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Canyon County ballot machines are accurate ahead of May 21

Posted at 5:19 PM, May 14, 2024
and last updated 2024-05-14 19:19:14-04

CALDWELL, Idaho — Canyon County Elections Officials, poll workers, and the public put Canyon County ballot machines through a logic and accuracy test ahead of the May 21 primaries.

  • Elections officials, poll workers, and voting machines are ready to go for election day.
  • A top priority of Canyon County Elections Offices is that every vote is documented and counted accurately.
  • The Elections Office demonstrated the process on Tuesday showing the accuracy of reporting numbers, transfer of data from polling machines to databases, and rejection of duplicate ballots.

(The following is a transcription of the full broadcast story.)
Elections officials, poll workers -- and voting machines -- are ready to go for election day.

The primary election is right around the corner and with the May 21st date quickly approaching, the Canyon County Elections Office held their logic and accuracy test.

This room is split into three main functions: ballot creation, central scanning, and tabulation. A top priority of Canyon County Elections Offices is that every vote is counted accurately.

"If someone votes, it's not counted zero times or two times," says Canyon County Clerk Rick Hogaboam. "There have been generation-long concerns in our country with integrity. Americans have rights to demand that our elections are secure."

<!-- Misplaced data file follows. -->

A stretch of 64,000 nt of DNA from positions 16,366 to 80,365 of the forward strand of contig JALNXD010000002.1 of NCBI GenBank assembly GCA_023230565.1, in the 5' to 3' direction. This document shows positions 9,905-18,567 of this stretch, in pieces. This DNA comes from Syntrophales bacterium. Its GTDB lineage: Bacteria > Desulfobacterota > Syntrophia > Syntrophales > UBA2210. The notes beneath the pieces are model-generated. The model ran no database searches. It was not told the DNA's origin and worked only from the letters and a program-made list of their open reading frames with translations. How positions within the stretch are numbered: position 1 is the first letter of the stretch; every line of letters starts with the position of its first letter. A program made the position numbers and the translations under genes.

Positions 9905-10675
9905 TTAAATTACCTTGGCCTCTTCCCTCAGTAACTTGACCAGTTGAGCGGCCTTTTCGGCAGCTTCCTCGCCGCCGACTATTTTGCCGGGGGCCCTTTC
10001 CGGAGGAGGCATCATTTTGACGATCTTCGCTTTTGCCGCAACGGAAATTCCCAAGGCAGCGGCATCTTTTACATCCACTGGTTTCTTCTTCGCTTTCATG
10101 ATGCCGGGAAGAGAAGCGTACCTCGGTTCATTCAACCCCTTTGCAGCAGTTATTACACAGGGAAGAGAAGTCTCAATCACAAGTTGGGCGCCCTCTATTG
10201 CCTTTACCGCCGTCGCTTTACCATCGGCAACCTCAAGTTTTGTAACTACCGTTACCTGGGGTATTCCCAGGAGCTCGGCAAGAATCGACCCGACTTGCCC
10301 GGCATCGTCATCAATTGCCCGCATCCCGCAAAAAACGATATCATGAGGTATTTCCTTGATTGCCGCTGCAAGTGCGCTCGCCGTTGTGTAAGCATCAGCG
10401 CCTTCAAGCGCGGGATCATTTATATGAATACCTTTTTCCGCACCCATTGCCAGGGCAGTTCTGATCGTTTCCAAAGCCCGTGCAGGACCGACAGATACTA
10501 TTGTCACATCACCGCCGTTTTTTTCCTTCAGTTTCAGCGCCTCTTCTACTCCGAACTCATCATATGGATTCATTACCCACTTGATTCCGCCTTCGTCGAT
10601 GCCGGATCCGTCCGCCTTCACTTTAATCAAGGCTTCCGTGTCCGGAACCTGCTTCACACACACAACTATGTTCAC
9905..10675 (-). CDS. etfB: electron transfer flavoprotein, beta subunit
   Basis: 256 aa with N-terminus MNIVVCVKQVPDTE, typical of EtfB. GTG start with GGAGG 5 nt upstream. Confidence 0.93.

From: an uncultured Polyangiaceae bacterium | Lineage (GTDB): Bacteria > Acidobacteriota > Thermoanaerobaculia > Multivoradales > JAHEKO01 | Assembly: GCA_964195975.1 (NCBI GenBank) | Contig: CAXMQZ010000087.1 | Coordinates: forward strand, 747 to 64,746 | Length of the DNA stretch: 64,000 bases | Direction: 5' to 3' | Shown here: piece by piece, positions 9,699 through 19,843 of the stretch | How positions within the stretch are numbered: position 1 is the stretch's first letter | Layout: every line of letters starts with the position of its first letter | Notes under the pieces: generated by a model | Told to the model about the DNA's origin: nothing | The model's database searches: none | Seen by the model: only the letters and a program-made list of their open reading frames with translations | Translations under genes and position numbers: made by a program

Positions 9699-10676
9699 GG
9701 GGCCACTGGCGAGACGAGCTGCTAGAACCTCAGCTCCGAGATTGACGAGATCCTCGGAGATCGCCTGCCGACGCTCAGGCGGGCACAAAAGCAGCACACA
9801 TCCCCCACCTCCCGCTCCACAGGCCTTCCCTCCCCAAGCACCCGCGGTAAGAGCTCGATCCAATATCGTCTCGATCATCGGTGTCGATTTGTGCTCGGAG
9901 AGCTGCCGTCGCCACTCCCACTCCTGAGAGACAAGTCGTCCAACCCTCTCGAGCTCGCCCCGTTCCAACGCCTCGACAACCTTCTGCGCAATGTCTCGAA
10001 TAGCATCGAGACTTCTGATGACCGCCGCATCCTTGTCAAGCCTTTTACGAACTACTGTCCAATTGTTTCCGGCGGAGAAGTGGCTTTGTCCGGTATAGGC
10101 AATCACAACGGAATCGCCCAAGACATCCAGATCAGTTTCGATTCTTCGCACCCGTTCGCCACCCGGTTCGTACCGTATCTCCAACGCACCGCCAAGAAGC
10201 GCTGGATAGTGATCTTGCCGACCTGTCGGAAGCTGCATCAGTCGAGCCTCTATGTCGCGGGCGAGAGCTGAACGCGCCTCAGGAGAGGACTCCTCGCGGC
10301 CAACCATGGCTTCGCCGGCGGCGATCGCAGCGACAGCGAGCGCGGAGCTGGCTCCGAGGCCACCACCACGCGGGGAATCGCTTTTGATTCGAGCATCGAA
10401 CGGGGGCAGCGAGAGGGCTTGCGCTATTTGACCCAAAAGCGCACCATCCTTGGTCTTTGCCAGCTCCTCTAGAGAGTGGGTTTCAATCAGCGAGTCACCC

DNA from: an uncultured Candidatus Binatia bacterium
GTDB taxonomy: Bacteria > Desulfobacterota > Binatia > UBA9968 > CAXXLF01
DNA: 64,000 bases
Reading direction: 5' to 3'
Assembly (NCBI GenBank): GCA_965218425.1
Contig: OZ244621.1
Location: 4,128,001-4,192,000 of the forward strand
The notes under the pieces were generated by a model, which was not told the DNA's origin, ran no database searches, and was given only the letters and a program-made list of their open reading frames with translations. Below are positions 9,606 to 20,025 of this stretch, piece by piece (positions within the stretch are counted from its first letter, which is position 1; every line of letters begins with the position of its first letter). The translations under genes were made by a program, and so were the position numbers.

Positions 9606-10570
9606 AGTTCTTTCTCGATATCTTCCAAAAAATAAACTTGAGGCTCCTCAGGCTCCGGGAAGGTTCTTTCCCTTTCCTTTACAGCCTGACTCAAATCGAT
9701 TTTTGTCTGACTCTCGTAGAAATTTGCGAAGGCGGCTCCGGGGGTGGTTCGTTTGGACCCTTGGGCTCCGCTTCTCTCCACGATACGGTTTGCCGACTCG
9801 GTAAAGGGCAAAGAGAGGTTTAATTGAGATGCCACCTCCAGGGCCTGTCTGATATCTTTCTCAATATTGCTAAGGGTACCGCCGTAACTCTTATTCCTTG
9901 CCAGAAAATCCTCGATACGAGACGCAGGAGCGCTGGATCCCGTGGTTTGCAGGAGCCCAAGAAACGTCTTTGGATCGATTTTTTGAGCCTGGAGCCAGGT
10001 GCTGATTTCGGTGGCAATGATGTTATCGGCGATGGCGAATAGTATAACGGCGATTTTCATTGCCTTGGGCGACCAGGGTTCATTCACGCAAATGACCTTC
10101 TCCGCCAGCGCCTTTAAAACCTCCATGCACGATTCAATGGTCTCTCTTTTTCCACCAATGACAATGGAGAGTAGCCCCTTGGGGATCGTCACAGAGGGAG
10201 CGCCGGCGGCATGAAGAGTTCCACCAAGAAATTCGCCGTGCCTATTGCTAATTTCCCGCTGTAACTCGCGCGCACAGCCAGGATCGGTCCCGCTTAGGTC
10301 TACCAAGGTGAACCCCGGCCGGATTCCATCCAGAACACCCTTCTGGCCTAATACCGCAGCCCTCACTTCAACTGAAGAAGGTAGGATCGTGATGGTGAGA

Prior to Tuesday's official logic and accuracy test, poll judge JoDee Arnold was involved in the initial testing of different ballot styles, identifying numbers, and touch screen calibration.

"Then we put them in the machine that what we put in the machines came out correctly on that day and we tested a humongous stack and we made sure that all those ballots were correct as well," describes Arnold.

The Elections Office demonstrated the process on Tuesday showing the accuracy of reporting numbers, transfer of data from polling machines to databases, and rejection of duplicate ballots.

"We are happy to take every effort to inform the public with how the entire election process works and ensuring that the votes are counted accurately," added Hogaboam.

"I do feel very comfortable ensuring them that the county has done everything physically possible that this is a secure and accurate process and accountable, transparent process," Arnold admitted.

After questions and clarifications for poll workers at the test regarding ballots filled in by hand, County Clerk Rick Hogaboam allowed people to fill in test ballots, intentionally making mistakes or changes to test the equipment. After those votes were tabulated, they did a hand count to test the accuracy. As it turned out, the machines were more accurate than the hand counters.